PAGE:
Shane Lowry sets sights on last chance to keep PGA Tour card
Offalyman will need a strong finish at Wyndham Championship this weekend
Shane Lowry of Ireland celebrates after making a birdie on the 13th green during the final round of the 2018 PGA Championship at Bellerive Country Club in St Louis, Missouri. Photo: Jamie Squire/Getty Images
Shane Lowry left Bellerive Country Club a tired man, but with renewed energy and a greater clarity on where he is headed. A difficult season has been turned around; and, while he has a last-ditch attempt to save his PGA Tour card at this week’s Wyndham Championship at Greensboro in North Carolina, it would seem that the greater part of his work will be done on the European Tour for the rest of the year.
A tied-12th finish in the US PGA – which earned a payday of €162,157 – doesn’t tell the entire story as Lowry was very much in the heat of battle for what was a gripping final day, what the Majors are all about. His quest for glory, and a higher finish, basically came undone with back-to-back bogeys on the 16th (more of that later) and 17th holes, as he finished with a 70 for 272, ultimately eight behind brilliant winner Brooks Koepka but only three shy of a tied-fourth that would have earned an exemption into next year’s US Masters.
While admitting to an obvious disappointment with the end result, Lowry – taking the glass half-full optimistic view – looked ahead to the immediate task in Greensboro: “That’s three weekends in a row I’ve been right up there. I’m back where I feel I belong. What more can I say? I have to go to Wyndham and try to get myself back up for that, which might be a little bit difficult over the next couple of days, but I have to now. I am playing the golf to compete again, and that’s what I’ll do.”
Lowry moved up 17 places, from 156th to 139th, on the latest FedEx Cup points table and needs to get inside the top-125 to retain his US tour card. Séamus Power (123), Graeme McDowell (143) and Pádraig Harrington (220) have similar missions, with Power the only one of the quartet currently with one hand on the card.
“I feel like I have got my mojo back and I have a bit of confidence more than anything else. I will go to Greensboro looking to contend as opposed to most of the year, going to try and make cuts. When you are trying to make cuts, you end up on the cut mark every Friday, and it just becomes demoralising. It’s a horrible place to be,” he said candidly.
Whatever happens in Greensboro, where he’d likely need a top-five finish to keep his card and get into the Northern Trust, the first of the playoff series events, Lowry’s focus down the road will be on playing out the season on the European Tour which he feels is his best way to get back into the world’s top-50 by year’s end. He is up to 81st following the US PGA.
Just last month at the British Open, Lowry had remarked he wasn’t in love with golf and golf wasn’t in love with him. There’s been a change since then. “I feel like I am back to myself,” he said, adding: “You have doubts in your own head, and you have people start doubting you. And it’s a lonely game and a tough place when you are not playing well. But when you are back, and you are competing, there is no better place in the world to be. That’s the reason why we endure the day you have at Carnoustie and things like that.”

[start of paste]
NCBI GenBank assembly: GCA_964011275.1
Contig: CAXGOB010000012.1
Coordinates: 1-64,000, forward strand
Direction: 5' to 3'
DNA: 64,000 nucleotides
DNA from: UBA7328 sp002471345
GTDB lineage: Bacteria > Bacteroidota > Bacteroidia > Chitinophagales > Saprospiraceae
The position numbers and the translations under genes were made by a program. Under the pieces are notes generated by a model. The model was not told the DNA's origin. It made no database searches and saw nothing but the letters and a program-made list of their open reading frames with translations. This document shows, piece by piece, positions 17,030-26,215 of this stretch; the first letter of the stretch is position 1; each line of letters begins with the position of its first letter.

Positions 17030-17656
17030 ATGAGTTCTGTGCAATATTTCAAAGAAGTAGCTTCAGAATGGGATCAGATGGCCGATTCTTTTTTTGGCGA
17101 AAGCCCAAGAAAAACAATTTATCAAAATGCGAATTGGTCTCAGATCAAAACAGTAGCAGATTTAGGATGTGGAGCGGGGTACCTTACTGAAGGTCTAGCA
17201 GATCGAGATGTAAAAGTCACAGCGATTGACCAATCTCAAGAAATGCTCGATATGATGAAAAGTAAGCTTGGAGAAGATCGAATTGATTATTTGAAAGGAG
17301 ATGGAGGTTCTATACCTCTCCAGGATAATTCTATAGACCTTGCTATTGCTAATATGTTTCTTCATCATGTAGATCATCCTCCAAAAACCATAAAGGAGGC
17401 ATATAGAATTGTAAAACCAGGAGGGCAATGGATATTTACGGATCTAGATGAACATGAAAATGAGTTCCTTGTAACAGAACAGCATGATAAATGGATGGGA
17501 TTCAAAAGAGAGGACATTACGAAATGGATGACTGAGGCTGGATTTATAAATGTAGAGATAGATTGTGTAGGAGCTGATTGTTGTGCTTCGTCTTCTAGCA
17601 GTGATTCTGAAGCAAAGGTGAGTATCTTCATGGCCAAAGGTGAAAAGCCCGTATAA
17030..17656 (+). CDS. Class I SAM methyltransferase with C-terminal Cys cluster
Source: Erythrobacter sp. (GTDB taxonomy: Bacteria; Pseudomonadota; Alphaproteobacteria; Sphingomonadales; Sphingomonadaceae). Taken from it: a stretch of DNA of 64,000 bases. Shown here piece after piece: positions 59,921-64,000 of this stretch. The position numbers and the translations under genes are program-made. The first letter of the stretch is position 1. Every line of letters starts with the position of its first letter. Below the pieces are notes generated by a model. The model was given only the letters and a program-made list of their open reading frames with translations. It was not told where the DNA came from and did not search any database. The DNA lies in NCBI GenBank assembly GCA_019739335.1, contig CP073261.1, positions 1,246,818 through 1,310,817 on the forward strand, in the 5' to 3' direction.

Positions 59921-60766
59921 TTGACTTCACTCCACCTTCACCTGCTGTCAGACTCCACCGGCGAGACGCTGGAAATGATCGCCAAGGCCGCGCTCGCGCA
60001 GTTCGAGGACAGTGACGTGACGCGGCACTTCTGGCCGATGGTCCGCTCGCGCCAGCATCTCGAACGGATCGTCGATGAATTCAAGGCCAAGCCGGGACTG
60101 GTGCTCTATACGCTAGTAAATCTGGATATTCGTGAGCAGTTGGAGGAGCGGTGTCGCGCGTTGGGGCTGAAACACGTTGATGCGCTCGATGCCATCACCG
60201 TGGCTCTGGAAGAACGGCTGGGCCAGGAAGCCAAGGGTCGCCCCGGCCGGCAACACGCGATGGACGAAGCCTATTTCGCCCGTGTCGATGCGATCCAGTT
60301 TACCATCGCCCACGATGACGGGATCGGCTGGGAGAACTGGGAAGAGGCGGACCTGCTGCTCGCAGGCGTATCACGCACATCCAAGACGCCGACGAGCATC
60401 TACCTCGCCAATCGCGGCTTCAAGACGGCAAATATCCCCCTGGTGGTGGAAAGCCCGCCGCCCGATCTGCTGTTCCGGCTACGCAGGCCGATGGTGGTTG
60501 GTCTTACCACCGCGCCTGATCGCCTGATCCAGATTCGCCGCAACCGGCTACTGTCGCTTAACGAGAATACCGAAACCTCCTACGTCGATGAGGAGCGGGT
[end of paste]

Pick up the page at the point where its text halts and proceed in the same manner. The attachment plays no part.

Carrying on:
A contributory factor in the improved confidence has been having his brother Alan on the bag, but that is a short-term arrangement with the four-week run finishing at the Wyndham. Lowry is in no rush to appoint a new fulltime bagman and will probably have his coach Neil Manchip on the bag for the Portugal Masters and his brother on the bag for the Dunhill Links. “I think I am going to play it out until the end of the year and then see if I can get someone I want or I like. It is tough because it is like trying to find a girlfriend or a wife you get on with and is single,” he quipped.
Back to that incident on the 16th, which derailed his late charge in the final round: Lowry felt he was entitled to relief from a camera tower (which he was) and then felt he was entitled to further relief when the drop brought another camera tower into the equation. But the referees involved couldn’t make a decision.
As Lowry explained: “They were getting me to drop it in the middle of the tree. I can’t, so where do I drop it? They’re saying, ‘drop it here’. But I drop it a club length to the left-hand side, which I am obviously going to do, it is still going to be in my way. But between ifs and buts, he wouldn’t make a decision. And I was like, ‘what? Do you know what I am going to do lads? I am just going to play. We’ll be here all day’. I didn’t’ want to wait around any longer and get another referee involved. It is what it is. It happened. It is not the end of the world.”
Justin Thomas also exonerated Lowry of any fault for a delay which also affected him, as he decided to play his shot while the argument went on. “It had nothing to do with Shane, the rules officials were having a hard time coming up with a ruling . . . . he wanted to make sure he got the right ruling because he was still in a position to finish really high in this tournament.”